Mary Ann and LuAnn. I'm sorry for thinking you had added the birds to the image. It was your description at the top that mentions the 2nd photograph that made me think that. So you added them via a multiple exposure or you put the birds on another layer and merged? I handle the authenticity a little different than LuAnn as there are hundreds of scenarios. When I enter a PSA contest or camera club competition that goes by PSA rules, I follow them. If I were to sell an image, which I have not done in many years, especially for advertising, I would note that the image is a composite. To some people that might matter and to others they could care less where the sky came from, unless it was so unique as it came from another part of the world. To my knowledge the Digital Dialogue, DD, groups do not require that the rules be followed. In fact, the purpose of the DD groups is to foster dialogue,creativeness and what generates positive comments from fellow photogs. Many a professional photographer believe there are no rules because all rules can or should be broken for certain images. If I was still working as a freelancer for newspaper, I would be following the PSA PJ Rules or the papers rules. It has only begun in the last couple of years where the post processing software has evolved where its easy to make edits. If you were to look at PSA Nature and PJ rules from 10-15 years ago, you would see more leeway today to editing.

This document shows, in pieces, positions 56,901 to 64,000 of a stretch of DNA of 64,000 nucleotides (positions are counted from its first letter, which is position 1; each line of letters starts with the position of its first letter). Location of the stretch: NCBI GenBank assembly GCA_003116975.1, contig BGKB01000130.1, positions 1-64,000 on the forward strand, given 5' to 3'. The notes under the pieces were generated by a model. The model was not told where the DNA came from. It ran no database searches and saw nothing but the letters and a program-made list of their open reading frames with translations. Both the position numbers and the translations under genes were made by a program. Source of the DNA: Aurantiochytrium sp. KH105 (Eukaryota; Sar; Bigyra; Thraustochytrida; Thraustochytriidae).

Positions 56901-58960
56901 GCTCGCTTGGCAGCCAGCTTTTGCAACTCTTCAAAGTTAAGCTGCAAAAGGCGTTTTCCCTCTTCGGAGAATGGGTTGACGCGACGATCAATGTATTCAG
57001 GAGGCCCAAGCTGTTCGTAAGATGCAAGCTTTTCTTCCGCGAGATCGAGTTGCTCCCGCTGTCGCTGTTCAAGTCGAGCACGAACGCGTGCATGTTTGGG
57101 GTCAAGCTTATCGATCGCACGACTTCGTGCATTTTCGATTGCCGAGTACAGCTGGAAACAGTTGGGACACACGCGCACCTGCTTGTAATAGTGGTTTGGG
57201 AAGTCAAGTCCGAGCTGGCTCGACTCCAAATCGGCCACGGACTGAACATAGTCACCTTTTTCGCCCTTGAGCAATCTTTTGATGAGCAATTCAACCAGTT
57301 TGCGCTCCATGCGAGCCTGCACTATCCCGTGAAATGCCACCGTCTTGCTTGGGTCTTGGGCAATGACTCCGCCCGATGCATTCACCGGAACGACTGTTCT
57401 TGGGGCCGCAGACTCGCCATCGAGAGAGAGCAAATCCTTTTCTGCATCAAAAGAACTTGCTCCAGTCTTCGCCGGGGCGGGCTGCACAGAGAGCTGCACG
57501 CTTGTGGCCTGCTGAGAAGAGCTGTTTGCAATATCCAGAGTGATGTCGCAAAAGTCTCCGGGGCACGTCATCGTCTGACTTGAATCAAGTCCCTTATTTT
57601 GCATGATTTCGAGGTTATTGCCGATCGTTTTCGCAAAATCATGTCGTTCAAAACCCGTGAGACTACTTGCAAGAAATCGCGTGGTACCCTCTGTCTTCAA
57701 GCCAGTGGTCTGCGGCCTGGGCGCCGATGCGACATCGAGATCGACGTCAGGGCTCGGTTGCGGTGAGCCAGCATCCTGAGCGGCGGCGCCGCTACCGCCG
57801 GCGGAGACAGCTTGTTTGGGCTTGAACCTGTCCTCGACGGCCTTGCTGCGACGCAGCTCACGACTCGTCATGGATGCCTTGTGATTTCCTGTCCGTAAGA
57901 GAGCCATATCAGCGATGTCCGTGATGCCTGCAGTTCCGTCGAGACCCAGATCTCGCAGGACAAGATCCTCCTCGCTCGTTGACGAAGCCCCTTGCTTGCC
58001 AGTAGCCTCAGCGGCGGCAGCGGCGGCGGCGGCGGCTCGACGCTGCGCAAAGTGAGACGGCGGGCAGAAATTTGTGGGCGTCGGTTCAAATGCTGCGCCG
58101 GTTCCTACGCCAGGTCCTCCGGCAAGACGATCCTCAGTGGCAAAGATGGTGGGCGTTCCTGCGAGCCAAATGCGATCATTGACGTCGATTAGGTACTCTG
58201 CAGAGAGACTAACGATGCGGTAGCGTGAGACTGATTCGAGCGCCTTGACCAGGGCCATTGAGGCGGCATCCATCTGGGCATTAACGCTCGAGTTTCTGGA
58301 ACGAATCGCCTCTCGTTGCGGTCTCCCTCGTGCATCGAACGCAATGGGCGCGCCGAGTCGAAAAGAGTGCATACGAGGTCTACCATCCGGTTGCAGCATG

I made a determination that your pelicans were natural to the locale, West Coast?, of your image, and it's okay to use a second image. If they were birds that came from another part of the world then it wouldn't be okay to sell without a note about authenticity.
Clouds enhance the subject of the image, they don't generally change the subject. Hope this helps you.   Posted: 09/14/2020 11:42:30
Mary Ann Carrasco   Mary Ann Carrasco
Bob, Thank you for your response. To clarify, the photograph I submitted was taken as is. The birds were flying there with the SF City in the background and I shot it. My comments referred to the unedited vs edited photos. Sorry for the confusion. I appreciate your comments. Mary Ann   Posted: 09/14/2020 17:03:32
Mary Ann Carrasco   Mary Ann Carrasco
Thank you, LuAnn. I will look at the Divisions descriptions. I appreciate your response. It is a complicated issue for sure. Mary Ann   Posted: 09/14/2020 17:01:19

LuAnn Thatcher   LuAnn Thatcher
Mary Ann,

You asked how I added the clouds. I occasionally use a software app by Anthropics called Smart Photo Editor; it is pretty old software. Like most photography apps, it has different presets, and one was of the cloud pattern. I didn't do anything special I just selected it and did not mask or blend. I am sure it was an overlay. I was surprised it worked so well. I didn't look at the edit magnified, but I thought it might be an example of what you could do.

Some times when you crop an image, you sacrifice pixels in the process. Then if you decide to print or enlarge the photo, it turns out pixelated; once pixels are deleted, they can't be replaced. In my opinion, I try to find other alternatives to fix an image that won't take me a significant amount of time to do.

I hope this helps.

Best regards,
LuAnn   Posted: 09/15/2020 21:19:24